Post Exercise Desaturation Can Help Identifying Treatment Responders of COPD Pulmonary Hypertension in Real World: An Appraisal
Received Date: Jul 06, 2018 / Accepted Date: Aug 31, 2018 / Published Date: Sep 07, 2018
Background: COPD associated pulmonary hypertension (COPD-PH) leads to desaturation on exercise. It affects the health status and survival adversely.
Objective: To look for the change in pulse rate, arterial oxygen saturation (SpO2), and the health status on treatment of COPD-PH with sildenafil administered on a desaturation criteria in response to a simple exercise protocol.
Methods: Patients of COPD-PH (diagnosed clinic-radio-echocardiographically) were subjected to a simple and uniform exercise test involving sitting and moving between two chairs (2 chair test). The baseline and post exercise measurement of the pulse rate and SpO2 at every 10 seconds were recorded for 120 seconds. Patients showing a desaturation ≥ 3% ware prescribed PH-specific pharmacotherapy as sildenafil. Change in resting pulse rate, SpO2, and COPD assessment test (CAT score) were noted and compared after 90 ± 15 days of observation with or without sildenafil.
Results: Out of 147 COPD patients, 89 (60.5%) had PH of which 62 subject qualified for sildenafil. At the end of follow up 57 and 27 subjects (with or without receiving sildenafil) were available for statistical calculation. Both the group of patients were similar in age, FEV1, FVC, and FEV1/FVC. The treated group showed an improvement in CAT (P<0.0001) and saturation (p=0.0003) while those on COPD therapy alone had mild worsening in arterial oxygen saturation (p=0.03).
Inference: Patients of COPD-PH treated on the basis of exercise desaturation showed significant improvement to PH specific pharmacotherapy. The observation demands attention and validation to define the indication of PH specific pharmacotherapy in COPD-PH.
Keywords: COPD; Pulmonary circulation; Pulmonary hypertension; CAT; Sildenafil
COPD: Chronic Obstructive Pulmonary Disease; PH: Pulmonary Hypertension; FEV1: Forced Expiratory Volume In 1 Second; FVC: Forced Vital Capacity; SpO2: Arterial Oxygen Saturation; 2CT: Two Chair Test; 6MWT: 6 Minutes Walk Test; RHC: Right Heart Catheterization.
COPD is a common airway disease and is a growing public health problem . By 2020, it is predicted to be the third leading cause of death [2,3]. The sufferers of COPD often develop pulmonary hypertension (PH) that adds to the morbidity and affects the survival adversely . According to recent studies, the prevalence of PH in COPD has been reportedly to be approximately 30%-70% . The majority of this problem is encountered in advanced COPD patients with mild to moderate increase in pulmonary artery pressure (PAP) and is referred to as COPD-PH. However, a small number of patients show high pulmonary arterial pressure (PAP) with relatively mild airflow limitation (expressed as PH-COPD) . While the guidelines are categorically instructive regarding administering PH-specific treatment in PH-COPD patients, they are silent regarding the majority (COPD-PH cases) possibly for lack of high quality evidence to define pharmacotherapy in them. This lack of directives in guidelines might have led to a deterrent effect on decision for PH specific pharmacotherapy by a physician for COPD-PH. Furthermore, for the diagnosis of PH, the situation is often complicated by the demand of right heart catheterization (RHC) which is often not possible in the vast majority of the real world. Thus, a huge number of sufferers of COPDPH may remain deprived of the benefits of anti PH medications.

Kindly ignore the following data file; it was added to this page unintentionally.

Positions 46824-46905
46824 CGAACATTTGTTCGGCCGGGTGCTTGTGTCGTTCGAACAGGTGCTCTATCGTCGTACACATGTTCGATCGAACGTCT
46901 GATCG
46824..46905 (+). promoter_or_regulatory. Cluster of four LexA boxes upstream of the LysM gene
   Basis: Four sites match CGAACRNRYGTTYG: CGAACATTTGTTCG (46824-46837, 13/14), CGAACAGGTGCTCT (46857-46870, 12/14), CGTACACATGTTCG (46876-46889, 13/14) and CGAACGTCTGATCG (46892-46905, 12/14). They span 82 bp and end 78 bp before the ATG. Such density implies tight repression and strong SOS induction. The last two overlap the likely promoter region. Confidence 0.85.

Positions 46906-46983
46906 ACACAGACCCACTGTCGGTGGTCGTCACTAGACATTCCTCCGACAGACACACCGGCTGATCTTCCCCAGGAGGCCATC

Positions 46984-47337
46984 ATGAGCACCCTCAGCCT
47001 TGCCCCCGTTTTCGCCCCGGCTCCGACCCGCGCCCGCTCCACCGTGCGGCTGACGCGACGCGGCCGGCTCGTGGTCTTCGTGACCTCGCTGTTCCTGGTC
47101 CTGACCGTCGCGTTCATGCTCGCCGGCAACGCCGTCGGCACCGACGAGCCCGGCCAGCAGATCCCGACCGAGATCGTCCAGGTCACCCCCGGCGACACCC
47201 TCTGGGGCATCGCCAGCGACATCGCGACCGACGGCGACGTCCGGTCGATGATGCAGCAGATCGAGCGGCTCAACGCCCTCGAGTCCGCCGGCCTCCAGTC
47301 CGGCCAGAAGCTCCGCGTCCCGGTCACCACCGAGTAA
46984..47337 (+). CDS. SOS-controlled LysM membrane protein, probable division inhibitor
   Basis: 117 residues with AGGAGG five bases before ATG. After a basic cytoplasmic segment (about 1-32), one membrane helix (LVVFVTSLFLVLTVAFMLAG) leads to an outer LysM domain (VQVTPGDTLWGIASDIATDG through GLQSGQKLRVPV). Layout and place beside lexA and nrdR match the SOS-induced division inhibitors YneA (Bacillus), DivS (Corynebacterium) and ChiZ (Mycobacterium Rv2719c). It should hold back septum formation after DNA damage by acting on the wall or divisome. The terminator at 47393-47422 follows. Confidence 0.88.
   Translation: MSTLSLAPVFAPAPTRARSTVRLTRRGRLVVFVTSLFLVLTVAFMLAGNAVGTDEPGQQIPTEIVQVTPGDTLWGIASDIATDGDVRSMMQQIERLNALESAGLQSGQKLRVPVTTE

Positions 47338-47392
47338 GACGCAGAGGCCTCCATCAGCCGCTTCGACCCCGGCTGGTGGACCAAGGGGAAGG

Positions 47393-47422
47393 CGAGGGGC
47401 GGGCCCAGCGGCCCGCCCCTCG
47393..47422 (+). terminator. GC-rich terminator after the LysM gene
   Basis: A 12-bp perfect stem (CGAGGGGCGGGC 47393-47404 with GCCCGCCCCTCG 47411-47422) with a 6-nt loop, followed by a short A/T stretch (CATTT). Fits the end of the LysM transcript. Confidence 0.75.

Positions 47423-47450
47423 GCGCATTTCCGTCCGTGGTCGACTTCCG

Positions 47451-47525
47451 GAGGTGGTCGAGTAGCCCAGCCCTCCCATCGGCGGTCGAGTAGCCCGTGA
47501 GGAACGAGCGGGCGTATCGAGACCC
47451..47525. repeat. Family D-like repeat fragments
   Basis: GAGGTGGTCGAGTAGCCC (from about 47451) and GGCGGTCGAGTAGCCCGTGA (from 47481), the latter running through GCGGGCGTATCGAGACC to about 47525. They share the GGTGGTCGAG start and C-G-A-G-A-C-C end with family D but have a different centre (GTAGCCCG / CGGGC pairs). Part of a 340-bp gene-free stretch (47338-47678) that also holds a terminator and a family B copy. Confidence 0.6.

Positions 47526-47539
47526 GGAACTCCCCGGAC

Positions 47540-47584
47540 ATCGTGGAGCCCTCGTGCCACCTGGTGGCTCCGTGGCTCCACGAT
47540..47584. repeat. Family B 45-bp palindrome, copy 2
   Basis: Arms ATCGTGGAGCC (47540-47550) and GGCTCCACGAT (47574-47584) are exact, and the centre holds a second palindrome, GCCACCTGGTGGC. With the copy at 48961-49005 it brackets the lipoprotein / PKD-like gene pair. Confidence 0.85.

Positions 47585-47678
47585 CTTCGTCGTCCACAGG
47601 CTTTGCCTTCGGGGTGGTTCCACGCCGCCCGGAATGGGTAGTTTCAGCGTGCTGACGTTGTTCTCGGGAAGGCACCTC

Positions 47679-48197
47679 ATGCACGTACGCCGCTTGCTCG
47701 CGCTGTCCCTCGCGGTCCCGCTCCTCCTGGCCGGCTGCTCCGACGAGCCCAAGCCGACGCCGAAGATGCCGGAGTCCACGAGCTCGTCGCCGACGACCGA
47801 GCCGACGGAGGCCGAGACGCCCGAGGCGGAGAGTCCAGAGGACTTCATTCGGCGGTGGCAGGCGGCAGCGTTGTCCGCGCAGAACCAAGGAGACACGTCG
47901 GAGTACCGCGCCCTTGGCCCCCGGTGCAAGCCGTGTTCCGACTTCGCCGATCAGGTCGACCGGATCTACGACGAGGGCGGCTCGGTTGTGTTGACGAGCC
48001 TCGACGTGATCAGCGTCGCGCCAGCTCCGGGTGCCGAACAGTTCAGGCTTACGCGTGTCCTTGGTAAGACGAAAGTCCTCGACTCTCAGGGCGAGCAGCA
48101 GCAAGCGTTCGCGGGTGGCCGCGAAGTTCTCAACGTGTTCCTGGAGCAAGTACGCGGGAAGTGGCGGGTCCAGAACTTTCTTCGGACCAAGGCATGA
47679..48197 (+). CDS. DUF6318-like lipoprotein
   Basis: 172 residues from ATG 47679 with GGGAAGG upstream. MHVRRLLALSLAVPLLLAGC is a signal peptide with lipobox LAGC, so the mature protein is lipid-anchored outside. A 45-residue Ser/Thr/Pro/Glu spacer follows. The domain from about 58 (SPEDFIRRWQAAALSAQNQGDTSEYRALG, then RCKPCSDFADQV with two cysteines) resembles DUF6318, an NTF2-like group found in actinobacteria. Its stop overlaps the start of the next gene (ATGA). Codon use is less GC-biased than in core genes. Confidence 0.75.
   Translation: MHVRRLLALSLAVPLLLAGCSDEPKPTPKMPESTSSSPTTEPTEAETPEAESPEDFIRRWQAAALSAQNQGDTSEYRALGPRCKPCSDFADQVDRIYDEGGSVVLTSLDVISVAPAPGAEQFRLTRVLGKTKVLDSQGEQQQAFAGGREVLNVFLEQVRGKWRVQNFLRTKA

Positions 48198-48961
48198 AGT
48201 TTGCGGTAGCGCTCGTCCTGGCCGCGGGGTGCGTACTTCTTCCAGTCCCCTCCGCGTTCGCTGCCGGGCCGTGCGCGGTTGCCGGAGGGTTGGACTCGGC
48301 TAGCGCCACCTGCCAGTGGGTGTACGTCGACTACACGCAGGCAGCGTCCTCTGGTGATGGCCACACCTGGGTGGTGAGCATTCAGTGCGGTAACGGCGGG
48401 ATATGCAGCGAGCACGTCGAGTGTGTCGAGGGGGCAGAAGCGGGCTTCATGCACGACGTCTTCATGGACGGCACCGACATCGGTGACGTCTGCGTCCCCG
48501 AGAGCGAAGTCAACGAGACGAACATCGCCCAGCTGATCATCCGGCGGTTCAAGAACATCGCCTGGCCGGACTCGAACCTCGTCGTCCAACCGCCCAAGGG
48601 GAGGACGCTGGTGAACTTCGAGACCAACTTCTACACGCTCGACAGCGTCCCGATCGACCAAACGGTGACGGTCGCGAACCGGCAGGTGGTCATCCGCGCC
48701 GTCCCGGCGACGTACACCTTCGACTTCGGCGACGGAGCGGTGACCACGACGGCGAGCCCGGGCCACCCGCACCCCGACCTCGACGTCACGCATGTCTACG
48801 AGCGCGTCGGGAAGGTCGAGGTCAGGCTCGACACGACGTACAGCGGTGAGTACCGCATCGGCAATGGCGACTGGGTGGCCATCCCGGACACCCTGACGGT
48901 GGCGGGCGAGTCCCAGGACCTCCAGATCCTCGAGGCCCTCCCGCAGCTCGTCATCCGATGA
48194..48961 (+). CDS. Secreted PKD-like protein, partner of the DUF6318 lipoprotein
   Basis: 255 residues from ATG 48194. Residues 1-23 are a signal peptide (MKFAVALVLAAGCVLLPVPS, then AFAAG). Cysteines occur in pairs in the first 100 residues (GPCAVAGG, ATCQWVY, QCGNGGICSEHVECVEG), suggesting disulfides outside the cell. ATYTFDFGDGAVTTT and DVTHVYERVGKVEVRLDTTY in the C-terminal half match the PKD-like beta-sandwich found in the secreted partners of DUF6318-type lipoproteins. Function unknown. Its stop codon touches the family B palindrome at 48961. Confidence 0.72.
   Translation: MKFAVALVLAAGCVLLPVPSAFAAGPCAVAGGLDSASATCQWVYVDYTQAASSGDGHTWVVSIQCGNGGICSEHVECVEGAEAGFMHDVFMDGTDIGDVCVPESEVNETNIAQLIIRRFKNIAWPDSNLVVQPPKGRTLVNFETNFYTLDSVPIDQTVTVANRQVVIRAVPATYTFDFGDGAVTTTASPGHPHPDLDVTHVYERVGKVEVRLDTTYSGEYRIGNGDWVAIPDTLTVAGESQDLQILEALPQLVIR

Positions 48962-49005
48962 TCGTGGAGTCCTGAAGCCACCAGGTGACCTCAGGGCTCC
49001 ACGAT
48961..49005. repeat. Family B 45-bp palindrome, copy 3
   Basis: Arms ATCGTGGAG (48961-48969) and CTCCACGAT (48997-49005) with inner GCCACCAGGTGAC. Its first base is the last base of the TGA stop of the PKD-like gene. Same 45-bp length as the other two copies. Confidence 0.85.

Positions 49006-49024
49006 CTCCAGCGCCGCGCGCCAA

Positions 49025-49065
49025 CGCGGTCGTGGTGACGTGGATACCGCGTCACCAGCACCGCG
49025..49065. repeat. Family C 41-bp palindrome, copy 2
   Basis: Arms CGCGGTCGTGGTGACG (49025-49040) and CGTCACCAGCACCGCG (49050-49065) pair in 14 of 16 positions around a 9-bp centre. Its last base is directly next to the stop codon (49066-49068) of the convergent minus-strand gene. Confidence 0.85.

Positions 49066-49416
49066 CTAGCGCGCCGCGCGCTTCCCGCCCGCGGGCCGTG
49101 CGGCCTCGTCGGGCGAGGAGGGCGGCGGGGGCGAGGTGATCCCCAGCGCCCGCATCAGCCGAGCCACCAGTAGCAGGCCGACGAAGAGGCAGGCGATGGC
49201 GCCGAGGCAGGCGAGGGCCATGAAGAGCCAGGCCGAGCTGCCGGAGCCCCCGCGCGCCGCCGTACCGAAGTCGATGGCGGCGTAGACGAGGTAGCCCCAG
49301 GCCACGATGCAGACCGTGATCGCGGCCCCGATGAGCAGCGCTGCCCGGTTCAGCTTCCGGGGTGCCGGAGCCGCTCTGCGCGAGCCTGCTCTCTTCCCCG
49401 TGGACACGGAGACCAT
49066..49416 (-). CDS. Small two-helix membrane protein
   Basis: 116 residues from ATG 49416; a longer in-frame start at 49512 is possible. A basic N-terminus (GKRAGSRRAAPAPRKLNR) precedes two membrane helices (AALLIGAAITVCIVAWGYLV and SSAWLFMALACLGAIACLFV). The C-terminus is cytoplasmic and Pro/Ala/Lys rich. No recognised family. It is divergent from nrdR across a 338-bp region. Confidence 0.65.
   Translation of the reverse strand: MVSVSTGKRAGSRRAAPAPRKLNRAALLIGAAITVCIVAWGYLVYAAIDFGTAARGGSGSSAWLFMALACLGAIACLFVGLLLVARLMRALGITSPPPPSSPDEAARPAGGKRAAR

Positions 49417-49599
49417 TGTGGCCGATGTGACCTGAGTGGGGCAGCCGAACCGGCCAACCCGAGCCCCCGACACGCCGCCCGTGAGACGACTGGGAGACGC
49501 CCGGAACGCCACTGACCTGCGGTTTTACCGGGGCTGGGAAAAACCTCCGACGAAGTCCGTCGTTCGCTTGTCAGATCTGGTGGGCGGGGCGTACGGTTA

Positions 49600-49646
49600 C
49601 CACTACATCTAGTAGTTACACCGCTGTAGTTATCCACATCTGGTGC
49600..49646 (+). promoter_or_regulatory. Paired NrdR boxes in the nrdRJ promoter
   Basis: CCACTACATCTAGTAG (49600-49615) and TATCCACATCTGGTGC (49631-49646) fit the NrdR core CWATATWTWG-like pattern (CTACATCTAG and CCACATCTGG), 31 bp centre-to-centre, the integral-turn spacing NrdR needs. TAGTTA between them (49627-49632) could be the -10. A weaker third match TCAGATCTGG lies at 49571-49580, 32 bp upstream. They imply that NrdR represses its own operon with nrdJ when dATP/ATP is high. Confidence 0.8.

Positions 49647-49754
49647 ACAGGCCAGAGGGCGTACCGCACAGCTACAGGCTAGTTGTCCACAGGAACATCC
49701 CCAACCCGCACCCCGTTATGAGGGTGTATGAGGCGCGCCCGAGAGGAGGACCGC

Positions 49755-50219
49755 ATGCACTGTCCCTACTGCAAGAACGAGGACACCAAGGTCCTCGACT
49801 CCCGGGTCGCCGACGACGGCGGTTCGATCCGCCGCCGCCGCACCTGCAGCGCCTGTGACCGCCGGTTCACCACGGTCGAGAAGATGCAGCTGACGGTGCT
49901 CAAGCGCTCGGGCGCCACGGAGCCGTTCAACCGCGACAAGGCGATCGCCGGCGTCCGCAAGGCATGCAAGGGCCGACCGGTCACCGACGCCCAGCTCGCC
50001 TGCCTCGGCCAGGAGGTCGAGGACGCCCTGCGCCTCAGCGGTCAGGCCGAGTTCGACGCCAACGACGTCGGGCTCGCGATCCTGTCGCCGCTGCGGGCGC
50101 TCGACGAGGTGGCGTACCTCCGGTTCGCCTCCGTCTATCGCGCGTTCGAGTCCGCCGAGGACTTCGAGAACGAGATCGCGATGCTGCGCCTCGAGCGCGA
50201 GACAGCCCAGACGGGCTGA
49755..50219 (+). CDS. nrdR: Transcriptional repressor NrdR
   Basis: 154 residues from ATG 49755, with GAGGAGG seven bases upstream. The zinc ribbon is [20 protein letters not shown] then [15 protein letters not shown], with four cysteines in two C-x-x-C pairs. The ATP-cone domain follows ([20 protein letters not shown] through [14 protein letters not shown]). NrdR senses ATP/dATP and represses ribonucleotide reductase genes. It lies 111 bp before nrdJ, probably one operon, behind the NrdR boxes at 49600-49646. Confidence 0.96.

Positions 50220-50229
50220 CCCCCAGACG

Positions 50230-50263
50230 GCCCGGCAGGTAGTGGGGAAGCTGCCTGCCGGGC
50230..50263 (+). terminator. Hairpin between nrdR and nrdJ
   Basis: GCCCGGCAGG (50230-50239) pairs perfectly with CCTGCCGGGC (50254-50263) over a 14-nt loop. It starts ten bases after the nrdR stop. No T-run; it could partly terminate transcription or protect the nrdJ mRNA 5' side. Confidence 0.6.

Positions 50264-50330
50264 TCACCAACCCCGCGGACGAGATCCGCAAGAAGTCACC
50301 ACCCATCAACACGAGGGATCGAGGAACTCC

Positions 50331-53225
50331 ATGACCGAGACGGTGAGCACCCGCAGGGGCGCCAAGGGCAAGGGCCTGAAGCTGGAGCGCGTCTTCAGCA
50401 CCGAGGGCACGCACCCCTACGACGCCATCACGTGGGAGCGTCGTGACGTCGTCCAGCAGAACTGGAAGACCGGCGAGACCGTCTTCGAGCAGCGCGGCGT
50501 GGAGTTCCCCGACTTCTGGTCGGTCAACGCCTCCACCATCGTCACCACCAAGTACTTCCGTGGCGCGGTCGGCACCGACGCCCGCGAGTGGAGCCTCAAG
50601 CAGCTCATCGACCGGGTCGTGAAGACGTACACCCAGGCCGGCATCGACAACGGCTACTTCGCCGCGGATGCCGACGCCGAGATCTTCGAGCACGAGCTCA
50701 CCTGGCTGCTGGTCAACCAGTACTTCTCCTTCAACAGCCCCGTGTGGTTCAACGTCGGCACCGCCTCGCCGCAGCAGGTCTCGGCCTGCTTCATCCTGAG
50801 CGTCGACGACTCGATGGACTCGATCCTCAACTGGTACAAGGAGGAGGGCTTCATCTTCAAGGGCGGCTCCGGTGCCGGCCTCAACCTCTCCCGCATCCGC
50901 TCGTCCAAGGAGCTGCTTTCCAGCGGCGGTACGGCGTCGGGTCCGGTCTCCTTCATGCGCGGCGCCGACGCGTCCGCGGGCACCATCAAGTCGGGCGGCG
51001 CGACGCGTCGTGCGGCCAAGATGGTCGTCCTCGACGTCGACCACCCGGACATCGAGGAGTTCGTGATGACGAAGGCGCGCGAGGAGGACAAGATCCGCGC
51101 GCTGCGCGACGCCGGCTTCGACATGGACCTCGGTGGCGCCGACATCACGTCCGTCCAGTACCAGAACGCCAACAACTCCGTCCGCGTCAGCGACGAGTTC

In this article, the authors have circumvented the need of RHC by a well-defined clinic-radio-echocardiographic criterion and have tried to count the extent of desaturation following a simple and defined exercise test as an indication of PH pharmacotherapy. They have observed the response to anti-PH based on the change in post exercise desaturation and health status.
The work had been done at the Institute of Pulmocare and Research based on an ethically approved protocol (approved by Institutional ethics committee of Institute of Pulmocare and Research) (CTRI number- CTRI/2015/07/005962). The subjects were screened and recruited from the out-patient department of the Institute. We formed a “Kolkata PH group” the members of which remained involved in framing the major strategies and the guideline for treatment. The protocol included the following steps: